Five Companies That Came To Win This Week

HP Decides That Selling, Spinning Off PC Business Doesn't Make Sense

HP, after an intense and exhaustive analysis of the potential impact of selling or spinning off its Personal Systems Group, this week decided to stand pat and keep PSG in the company fold.

HP channel partners were relieved by the decision, even if some are still a bit peeved at the upheaval and uncertainty that former CEO Leo Apotheker's plans brought into their day-to-day business.

"We're well positioned to compete and win, and now it's time to get back to business," Todd Bradley, executive vice president of PSG, said in Thursday's conference call held to discuss the decision.

IBM Makes Smooth Leadership Transition With Rometty Appointment

Virginia "Ginni" Rometty, a 30-year IBM veteran will take over for Sam Palmisano as president and CEO of the company starting January 1. Under a succession plan approved by IBM's directors, Palmisano, who was named president and chief operating officer in 2000, CEO in 2002 and chairman in 2003, will remain as chairman.

Rometty, who will be IBM's ninth CEO since its founding, joined IBM in 1981 as a systems engineer and is currently the company's global sales leader, responsible for leading IBM's global strategy, marketing and communications functions.

ARM Gets Up In Intel's Grill With HP Server Chip Partnership

HP and Calxeda are partnering to bring ARM-based servers to large data centers, and one of their main goals is to reduce power consumption of server infrastructure, The Wall Street Journal reported this week.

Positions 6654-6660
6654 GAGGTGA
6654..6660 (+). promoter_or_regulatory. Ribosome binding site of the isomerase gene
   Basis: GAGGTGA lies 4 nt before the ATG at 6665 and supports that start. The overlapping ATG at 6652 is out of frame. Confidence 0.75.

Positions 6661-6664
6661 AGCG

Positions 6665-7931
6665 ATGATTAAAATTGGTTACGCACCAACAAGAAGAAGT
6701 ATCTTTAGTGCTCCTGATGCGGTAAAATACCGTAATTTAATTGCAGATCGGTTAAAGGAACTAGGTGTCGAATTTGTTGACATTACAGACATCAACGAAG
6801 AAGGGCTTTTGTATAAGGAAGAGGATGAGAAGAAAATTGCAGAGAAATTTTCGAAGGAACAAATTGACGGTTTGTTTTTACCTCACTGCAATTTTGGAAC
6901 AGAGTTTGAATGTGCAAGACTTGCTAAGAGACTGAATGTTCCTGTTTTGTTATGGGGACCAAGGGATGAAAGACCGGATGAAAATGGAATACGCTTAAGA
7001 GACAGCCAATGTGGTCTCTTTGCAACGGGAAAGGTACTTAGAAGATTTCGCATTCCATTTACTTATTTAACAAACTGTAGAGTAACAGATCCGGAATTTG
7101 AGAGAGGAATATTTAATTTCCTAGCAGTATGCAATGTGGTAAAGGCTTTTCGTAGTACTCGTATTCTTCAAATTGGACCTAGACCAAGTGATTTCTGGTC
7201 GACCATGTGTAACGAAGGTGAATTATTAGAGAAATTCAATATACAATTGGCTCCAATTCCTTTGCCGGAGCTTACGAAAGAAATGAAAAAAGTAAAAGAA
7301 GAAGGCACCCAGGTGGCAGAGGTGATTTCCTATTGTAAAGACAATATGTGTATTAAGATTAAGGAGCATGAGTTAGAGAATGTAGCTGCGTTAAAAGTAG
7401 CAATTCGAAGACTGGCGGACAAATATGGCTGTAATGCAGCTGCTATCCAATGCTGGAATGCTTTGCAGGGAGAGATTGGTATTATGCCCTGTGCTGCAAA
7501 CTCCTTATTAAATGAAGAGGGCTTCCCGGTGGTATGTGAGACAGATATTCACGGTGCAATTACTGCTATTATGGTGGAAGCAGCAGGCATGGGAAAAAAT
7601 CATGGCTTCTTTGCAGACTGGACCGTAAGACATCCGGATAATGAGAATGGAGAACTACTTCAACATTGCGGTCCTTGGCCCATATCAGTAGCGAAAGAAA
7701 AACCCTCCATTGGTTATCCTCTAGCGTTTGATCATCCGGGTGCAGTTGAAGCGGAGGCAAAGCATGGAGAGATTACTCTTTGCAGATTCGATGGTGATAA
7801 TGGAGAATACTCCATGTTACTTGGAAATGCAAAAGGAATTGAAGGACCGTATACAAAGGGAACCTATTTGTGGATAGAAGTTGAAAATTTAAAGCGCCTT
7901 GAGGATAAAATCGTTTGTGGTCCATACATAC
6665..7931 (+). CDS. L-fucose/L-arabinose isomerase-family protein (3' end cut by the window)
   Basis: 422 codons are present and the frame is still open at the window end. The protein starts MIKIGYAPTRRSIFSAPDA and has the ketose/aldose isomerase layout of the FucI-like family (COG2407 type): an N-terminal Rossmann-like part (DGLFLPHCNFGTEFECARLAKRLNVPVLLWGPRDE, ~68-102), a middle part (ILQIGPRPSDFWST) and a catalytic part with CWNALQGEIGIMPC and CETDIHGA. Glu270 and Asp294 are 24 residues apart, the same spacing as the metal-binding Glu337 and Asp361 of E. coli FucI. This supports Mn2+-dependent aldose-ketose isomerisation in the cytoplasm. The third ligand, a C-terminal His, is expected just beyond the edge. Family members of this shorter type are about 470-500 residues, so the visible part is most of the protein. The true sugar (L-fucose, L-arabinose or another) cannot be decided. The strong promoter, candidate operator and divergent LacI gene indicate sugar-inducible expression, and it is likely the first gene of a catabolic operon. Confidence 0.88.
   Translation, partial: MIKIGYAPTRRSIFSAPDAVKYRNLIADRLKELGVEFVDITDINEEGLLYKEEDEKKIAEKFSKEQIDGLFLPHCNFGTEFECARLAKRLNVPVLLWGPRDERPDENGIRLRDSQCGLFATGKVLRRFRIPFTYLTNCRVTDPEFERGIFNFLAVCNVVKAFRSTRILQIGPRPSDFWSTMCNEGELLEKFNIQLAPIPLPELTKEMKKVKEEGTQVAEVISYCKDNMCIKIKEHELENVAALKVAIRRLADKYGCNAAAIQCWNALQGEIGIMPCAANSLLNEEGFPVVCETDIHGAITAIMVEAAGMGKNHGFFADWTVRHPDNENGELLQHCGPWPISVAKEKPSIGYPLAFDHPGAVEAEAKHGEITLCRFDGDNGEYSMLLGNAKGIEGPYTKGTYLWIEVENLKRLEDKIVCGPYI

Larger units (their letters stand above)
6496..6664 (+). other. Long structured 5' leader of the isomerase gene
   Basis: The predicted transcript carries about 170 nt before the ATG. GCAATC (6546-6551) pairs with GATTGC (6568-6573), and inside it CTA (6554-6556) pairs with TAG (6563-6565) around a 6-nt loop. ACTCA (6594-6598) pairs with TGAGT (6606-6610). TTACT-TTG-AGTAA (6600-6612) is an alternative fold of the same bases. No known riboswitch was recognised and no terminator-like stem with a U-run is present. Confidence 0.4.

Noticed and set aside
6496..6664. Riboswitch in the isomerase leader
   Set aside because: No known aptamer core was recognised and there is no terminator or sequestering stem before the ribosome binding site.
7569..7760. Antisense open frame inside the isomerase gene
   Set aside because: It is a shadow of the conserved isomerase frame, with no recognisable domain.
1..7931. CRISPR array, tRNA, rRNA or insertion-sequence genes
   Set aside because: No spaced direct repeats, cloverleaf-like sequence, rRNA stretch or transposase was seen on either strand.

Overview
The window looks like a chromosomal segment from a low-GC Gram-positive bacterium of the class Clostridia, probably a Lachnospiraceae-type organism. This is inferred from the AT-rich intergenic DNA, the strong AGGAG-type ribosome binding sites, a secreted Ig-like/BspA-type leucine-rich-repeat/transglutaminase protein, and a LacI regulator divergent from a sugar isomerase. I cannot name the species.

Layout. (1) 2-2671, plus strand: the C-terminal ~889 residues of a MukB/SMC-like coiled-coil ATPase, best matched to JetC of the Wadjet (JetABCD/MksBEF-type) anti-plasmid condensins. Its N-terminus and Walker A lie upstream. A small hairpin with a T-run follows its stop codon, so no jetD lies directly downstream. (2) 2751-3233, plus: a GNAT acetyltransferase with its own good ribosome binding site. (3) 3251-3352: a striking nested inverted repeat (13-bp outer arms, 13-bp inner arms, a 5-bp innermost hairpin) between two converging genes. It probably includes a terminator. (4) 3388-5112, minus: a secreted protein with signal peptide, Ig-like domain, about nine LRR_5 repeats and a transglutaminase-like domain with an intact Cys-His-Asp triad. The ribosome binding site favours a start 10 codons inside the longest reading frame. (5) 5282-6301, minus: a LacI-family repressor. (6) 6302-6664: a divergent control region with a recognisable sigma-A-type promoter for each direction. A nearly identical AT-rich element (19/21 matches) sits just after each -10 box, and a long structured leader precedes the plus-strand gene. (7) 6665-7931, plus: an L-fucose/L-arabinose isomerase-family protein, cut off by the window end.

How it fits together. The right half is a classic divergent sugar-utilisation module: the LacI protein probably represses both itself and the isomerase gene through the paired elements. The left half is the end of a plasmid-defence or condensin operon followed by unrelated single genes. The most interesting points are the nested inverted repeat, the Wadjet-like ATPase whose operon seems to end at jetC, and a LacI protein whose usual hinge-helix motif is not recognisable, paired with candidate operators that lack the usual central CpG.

The HP-Calxeda tie-up could represent a shot across the bow of Intel and AMD, which have enjoyed a relatively uncontested reign over the server processor market. Meanwhile, Intel told CRN this week that it's not concerned about the HP-Calxeda partnership, and that it is already addressing the microserver market with new versions of its Xeon and Atom processors.

Dropbox Sets Sights On SMBs With Cloud Storage Service

Dropbox made a bold move to bust out of the consumer cloud market with the launch of Dropbox for Teams, a new business-focused cloud storage services that's targeted at SMBs.

Dropbox for Teams adds administrative controls, centralized billing and phone support to the cloud storage package, and it's a response to competitors who've been depicting the Dropbox consumer services as a major liability to companies that use it.

Meanwhile, Dropbox also scored $250 million in Series B financing, which the company will use to accelerate its growth, make acquisitions, developer strategic partnerships and hire more staff.

Citrix Bolsters Cloud Portfolio With App-DNA Acquisition

Citrix added a key piece to its cloud computing and virtualization arsenal by acquiring App-DNA, whose AppTitude product handles app compatibility testing for Windows 7 migrations. App-DNA also makes AppTitude Virtual App Machine, a product that tests an application's suitability for virtualization in Microsoft App-V deployments and for Citrix XenApp.

According to Citrix, App-DNA technology will give a boost to its Citrix Desktop Transformation strategy, which is aimed at helping customers speed enterprise wide desktop virtualization deployments.